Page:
Last week I wrote about some fields I am doing using £3 doormats from B&Q (link to that blogpost here). The idea is to create something that look reasonable on your wargames table relatively quickly and I think cost efficiently. The approach presented in the original blogpost how to make the type of field shown below, and it is worth checking that out before you read this one.
Now this will allow me to produce a number of Green fields, depending on what flock/scatter I am using. The brown areas between the furrows works really well.
However I have been thinking about yellow fields that typically have a different look and feel to them. the contrast between brown and yellow would not be ideal. I would not even try it. Instead a typical “yellow” field tends to be more dense, i.e. furrows can not been seen just hinted and there is sometimes a green shine through (not that you could also do a more dense green field with this approach too).
I have used yellow pieces of fur, fleece etc but I did not really get a result I was happy with. Now with the door mat approach I realised that it would be relatively simple to do something that at least felt like the field above rather than a shit-brown surface with some strings of mustard.
I ended up with something looking like this.
Anyway here are steps from Doormat to Yellow Field
What you need is
- A structured door mat (as described in the previous blog, ok last link here)
- Rough brushes
- Green paint
- PVA glue
- And finally a bag of scatter/flock – needs to be relatively fine like fine turf / sawdust etc. I have ordered a fair few “yellow” varieties and have found that with regards to colour and overall look the Busch 7054 is really my recommendation. You can get a bag from £2 from railway modelling companies. Just search for “Busch 7054”. A bag should last for say 2 of these fields.
The Steps (the best thing would be to do over several days – day 1 (Step 1), day 2 (step 2), day 3 (steps 3,4,5) and finally day 3 (Step 6).
- Brown it up – let it dry
- Green it up – let it dry
- PVA It – do it in stages half the mat 3,4,5 then the rest 3,4,5
- Shake – after this is done for the whole mat let it dry properly overnight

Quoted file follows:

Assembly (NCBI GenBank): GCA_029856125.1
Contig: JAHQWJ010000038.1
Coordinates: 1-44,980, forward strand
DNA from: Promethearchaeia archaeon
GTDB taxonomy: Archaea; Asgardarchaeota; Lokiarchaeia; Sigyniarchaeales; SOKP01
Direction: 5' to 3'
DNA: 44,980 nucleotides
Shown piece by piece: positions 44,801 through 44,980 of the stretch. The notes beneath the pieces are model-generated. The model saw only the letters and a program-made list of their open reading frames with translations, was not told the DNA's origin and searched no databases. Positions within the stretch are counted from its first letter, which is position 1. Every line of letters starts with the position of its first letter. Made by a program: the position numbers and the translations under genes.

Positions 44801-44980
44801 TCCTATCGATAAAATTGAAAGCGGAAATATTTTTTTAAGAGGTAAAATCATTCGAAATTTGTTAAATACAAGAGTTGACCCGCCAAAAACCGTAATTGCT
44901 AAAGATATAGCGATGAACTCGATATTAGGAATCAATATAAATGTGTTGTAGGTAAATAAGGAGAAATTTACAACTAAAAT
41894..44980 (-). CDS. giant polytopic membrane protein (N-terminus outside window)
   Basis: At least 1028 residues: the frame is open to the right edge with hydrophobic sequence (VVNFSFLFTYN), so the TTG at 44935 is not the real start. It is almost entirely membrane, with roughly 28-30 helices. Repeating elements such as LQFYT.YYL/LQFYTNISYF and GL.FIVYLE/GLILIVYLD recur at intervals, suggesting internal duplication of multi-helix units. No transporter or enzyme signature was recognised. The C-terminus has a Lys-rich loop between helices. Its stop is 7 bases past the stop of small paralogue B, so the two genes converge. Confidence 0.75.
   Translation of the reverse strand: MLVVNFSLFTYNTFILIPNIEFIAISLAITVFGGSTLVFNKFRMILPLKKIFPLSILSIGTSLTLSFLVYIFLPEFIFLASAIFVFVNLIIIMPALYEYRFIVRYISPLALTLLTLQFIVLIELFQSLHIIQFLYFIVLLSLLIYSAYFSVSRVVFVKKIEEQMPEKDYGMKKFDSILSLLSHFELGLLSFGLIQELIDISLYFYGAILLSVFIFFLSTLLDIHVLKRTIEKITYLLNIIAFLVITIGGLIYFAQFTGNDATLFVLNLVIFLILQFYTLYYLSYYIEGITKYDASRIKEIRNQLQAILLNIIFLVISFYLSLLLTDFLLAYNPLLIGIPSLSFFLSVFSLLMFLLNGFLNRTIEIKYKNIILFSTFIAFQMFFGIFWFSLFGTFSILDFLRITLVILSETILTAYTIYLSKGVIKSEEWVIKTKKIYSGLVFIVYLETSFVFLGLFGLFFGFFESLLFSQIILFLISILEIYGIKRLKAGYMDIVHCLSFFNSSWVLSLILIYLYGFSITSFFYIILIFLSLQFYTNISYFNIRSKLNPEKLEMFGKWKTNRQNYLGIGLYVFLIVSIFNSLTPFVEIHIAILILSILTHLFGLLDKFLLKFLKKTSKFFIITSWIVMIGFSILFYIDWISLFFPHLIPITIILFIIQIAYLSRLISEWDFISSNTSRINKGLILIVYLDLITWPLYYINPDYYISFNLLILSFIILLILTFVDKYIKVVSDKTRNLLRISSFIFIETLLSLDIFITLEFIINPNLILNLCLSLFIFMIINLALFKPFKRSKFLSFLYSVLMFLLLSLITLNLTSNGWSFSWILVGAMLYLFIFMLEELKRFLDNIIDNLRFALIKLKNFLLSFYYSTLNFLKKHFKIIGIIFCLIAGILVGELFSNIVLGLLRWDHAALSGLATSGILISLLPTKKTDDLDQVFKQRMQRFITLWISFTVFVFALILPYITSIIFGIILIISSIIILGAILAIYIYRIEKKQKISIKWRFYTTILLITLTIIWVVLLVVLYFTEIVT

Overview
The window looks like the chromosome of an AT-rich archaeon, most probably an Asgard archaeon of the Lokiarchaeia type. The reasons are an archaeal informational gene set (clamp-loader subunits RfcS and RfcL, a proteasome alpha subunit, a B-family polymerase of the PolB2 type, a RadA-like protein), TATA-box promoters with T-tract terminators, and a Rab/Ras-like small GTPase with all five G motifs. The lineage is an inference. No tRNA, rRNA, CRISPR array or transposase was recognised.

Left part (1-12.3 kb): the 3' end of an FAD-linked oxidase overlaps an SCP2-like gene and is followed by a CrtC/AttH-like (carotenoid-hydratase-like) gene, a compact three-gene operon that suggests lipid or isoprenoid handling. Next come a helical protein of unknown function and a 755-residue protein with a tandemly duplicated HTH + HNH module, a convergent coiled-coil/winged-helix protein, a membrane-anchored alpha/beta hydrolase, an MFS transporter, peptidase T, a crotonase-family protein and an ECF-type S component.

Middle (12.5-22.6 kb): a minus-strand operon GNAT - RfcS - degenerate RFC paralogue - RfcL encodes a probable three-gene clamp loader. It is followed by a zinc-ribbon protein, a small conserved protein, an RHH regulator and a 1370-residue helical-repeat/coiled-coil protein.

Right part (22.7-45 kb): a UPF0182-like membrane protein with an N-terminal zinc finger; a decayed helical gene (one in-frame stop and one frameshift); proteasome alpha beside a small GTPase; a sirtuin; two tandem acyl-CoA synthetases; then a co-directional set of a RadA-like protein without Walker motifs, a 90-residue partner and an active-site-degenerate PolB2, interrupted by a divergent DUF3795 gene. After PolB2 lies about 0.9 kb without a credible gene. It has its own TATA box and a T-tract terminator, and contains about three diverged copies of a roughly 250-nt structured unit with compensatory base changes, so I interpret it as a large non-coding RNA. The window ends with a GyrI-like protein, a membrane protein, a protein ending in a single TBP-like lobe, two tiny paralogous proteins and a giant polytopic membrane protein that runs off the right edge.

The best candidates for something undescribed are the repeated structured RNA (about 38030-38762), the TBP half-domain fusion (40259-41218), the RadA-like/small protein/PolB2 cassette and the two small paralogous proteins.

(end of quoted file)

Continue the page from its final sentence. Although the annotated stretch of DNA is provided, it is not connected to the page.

- Seal – let it dry (as this is very wet it will take a while to dry)
Shit Brown it
First I painted the mat in a dark brown mixed with PVA and let it dry, this serves to give some strength to the structure.
Green it up
This is really a rough wet brush, you want to have a strong green here, just a little brown coming through (you might be able to skip the brown and just start here).
Now last time we applied with finesse, I am using 2 parts PVA and 1 part water mixed and just brushing it on. I did about half the mat before I went on to the next step then covered the other part with PVA. Remember to cover all of the mat not just the furrows.
Then just cover the mat with your flock
Shake off the excess
This is really important, dilluted PVA sprayed over the mat
The finished mat, there is a little hint of green shining through and alos we can see the lines, albeit faint.
Here is one I did without allow the green paint to dry before I added the PVA and the flock, it created a more Green shinethrough (this is a little bit more experimental and tempramental and I let you explore this yourself, remember you could “repair” this with a yellow spray can if it goes too green).
And one I did using Woodland Scenics Yellow Grass
I hope this one and the last blog (see links above) gives you an idea on what you can do with this kind of mat.
I have done 5 of them so far – it should be enough to cover a normal wargames table and give that illusion of different crops and fields, with the cost of the mat, then paint, pva and scatter say a total cost of £5 per mat. That is a good deal and really not a very difficult project to do. You can then cut them into the sizes you need and perhaps add some further edge detailing etc. I will show in a later blog post how I will use the mats for my table.
/Hope that was of some interest, have fun…